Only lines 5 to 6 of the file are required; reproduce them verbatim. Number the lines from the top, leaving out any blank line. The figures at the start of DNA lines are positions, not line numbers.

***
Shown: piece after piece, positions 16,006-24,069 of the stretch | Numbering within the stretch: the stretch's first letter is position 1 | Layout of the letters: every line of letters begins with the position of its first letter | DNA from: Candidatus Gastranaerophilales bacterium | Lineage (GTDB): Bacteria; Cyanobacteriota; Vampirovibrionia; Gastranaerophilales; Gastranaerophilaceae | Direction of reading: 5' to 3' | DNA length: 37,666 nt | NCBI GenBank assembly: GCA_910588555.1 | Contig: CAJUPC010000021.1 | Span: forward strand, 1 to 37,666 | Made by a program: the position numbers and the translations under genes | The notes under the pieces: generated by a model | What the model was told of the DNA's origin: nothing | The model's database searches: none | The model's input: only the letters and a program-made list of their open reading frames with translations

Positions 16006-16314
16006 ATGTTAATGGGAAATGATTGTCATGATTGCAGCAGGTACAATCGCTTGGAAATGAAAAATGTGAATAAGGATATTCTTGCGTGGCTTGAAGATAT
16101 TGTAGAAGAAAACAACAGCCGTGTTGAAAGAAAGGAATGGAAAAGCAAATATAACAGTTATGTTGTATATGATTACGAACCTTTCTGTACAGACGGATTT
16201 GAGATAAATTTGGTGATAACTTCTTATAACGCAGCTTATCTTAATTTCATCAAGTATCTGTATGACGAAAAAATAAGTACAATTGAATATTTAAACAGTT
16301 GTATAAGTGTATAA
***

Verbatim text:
16201 GAGATAAATTTGGTGATAACTTCTTATAACGCAGCTTATCTTAATTTCATCAAGTATCTGTATGACGAAAAAATAAGTACAATTGAATATTTAAACAGTT
16301 GTATAAGTGTATAA